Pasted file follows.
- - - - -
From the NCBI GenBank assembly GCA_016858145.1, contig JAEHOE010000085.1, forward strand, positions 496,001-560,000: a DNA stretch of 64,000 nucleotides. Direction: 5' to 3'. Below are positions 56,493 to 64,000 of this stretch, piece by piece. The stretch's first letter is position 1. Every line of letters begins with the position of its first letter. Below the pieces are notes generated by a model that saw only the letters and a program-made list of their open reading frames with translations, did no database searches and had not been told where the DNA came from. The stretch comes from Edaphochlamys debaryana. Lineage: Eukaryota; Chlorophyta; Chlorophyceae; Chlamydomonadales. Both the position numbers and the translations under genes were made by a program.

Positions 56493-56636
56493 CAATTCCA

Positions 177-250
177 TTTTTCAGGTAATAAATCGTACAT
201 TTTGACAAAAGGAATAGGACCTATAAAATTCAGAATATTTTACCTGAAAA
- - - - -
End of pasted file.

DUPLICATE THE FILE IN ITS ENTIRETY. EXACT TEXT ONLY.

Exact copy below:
From the NCBI GenBank assembly GCA_016858145.1, contig JAEHOE010000085.1, forward strand, positions 496,001-560,000: a DNA stretch of 64,000 nucleotides. Direction: 5' to 3'. Below are positions 56,493 to 64,000 of this stretch, piece by piece. The stretch's first letter is position 1. Every line of letters begins with the position of its first letter. Below the pieces are notes generated by a model that saw only the letters and a program-made list of their open reading frames with translations, did no database searches and had not been told where the DNA came from. The stretch comes from Edaphochlamys debaryana. Lineage: Eukaryota; Chlorophyta; Chlorophyceae; Chlamydomonadales. Both the position numbers and the translations under genes were made by a program.

Positions 56493-56636
56493 CAATTCCA

Positions 177-250
177 TTTTTCAGGTAATAAATCGTACAT
201 TTTGACAAAAGGAATAGGACCTATAAAATTCAGAATATTTTACCTGAAAA